The diary of Patty Sessions includes a few notes on foods she prepared: "Tried my lard." "I have baked some mince pies." "Strained some honey." She divided with friends the quarter of deer sent to her by another friend. She "bought 5 cents worth of horse redish. Set some of it out, sowed some garden seeds in trays of dirt and put some into the ground." She recorded one day with obvious satisfaction that "she cooked for the widow orphan and poor that they might feast and have thier hearts made glad today in the counsel house." A week before leaving Winter Quarters June 5, 1847, she noted packing "186 pounds of pork for the mountains."7

Lack of fruits and vegetables contributed to the sickness that plagued families at Winter Quarters during the winter of 1846-47 and kept Patty, a midwife, busy nursing the sick and dying.

The crops the Saints planted in the spring of 1847 yielded a welcome harvest. Mary Richards had managed to get a little fruit even before then - dried apples, gooseberries, and blackberries - but she was delighted in July 1847 to have string beans for dinner, "the first I had seen for 2 years." She took a walk along the bluff and looked down upon Winter Quarters and the "beauty full Gardins and extensive Fields' Clothed with the fast growing Corn and vegetables of every description' above all things pleasing to the Eyes of an Exile in the Wilderness of our afflictions."8

Home manufacture of clothing was an important part of frontier households. Knitting, sewing and mending were essential aspects of women's lives. At Winter Quarters Patty Sessions picked bits of debris from wool and then carded it and spun it into yarn. She scoured the yarn, counted her skeins, and knitted comforters for her husband and son and mittens for herself and others. Mary Richards noted nearly daily in her diary: "sewing" or "knitting." On the days she washed, Mary did little else.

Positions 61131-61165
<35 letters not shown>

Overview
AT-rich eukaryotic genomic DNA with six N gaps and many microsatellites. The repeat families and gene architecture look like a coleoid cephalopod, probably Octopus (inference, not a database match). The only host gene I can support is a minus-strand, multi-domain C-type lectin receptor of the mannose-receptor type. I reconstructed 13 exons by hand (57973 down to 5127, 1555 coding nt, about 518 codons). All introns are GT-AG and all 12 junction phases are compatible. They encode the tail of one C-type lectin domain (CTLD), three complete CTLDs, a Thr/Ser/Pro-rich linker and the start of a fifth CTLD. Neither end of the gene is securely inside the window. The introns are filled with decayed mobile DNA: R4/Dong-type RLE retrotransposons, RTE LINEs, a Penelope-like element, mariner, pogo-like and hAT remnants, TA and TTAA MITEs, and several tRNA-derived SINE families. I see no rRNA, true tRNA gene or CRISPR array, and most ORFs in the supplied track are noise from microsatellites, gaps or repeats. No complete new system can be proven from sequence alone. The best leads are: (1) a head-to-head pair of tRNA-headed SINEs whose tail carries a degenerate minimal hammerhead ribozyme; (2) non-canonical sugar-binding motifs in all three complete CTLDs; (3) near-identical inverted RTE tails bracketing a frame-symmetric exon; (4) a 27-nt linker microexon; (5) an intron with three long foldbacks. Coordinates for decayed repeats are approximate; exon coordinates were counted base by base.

Patty Sessions, too, wrote of wash day, and noted making her own soap in preparation for it. In warmer weather some women took their wash to small streams where an abundance of water hastened the chore, which still usually required a full day. Cleaning house, gathering wood, fetching water, baking bread, making cheese, washing dishes, exchanging patterns, ironing and mending clothes, molding candles, repairing wagon covers, and quilting all formed part of the women's work.

In addition to demanding household chores, many women engaged in cottage industries and other employments in order to support themselves and their families at Winter Quarters. "We are not Idle," Mary Richards wrote to her missionary husband, Samuel, in England. "I expect I shall have to work this sommer in order that I may eat. So I have chosen the straw buisiness as my ocupation."9

Mary braided straw that could be sewn into hats. So did Eliza R. Snow, who worked primarily as a seamstress. "I go to my trade - make pr. pants for David," she noted in August 1846.10 Patty Sessions was in demand as an experienced midwife. Adelia Rider Carbine "took care of two old people for which she got a little pay." Emmeline B. Whitney [Wells], Ellen McGary and Mary Aikens Smith all taught school.11

Services and goods were generally bartered or traded. Eliza Snow lined a hat for Patty Sessions and in exchange Patty's girls did Eliza's wash. Such exchanges were occasions for sociability, adding to the formal and informal gatherings in the "miniature city."

Stephen H. Goddard established a singing school for all ages that developed into a fine choir. "I went to singing Scool and had a very good sing," noted Mary Richards.12 Hiram Gates's dancing classes attracted students male and female, young and old, and prepared them for the community's most popular pastime.

Visiting, an integral part of 19th century women's lives, continued at Winter Quarters despite snow and mud. Women tramped from house to house or tent or cave to "call" and spend a pleasant afternoon or evening, sometimes staying through the night. Vilate Kimball's daughter remembered that many of her mother's visits were for "ministering food and consolation to the sick, and pouring out blessings upon them, during which time she scarcely touched food herself." Through Vilate and the sisters who accompanied her, "by their united faith and works, with fasting and prayer, the sick were healed."13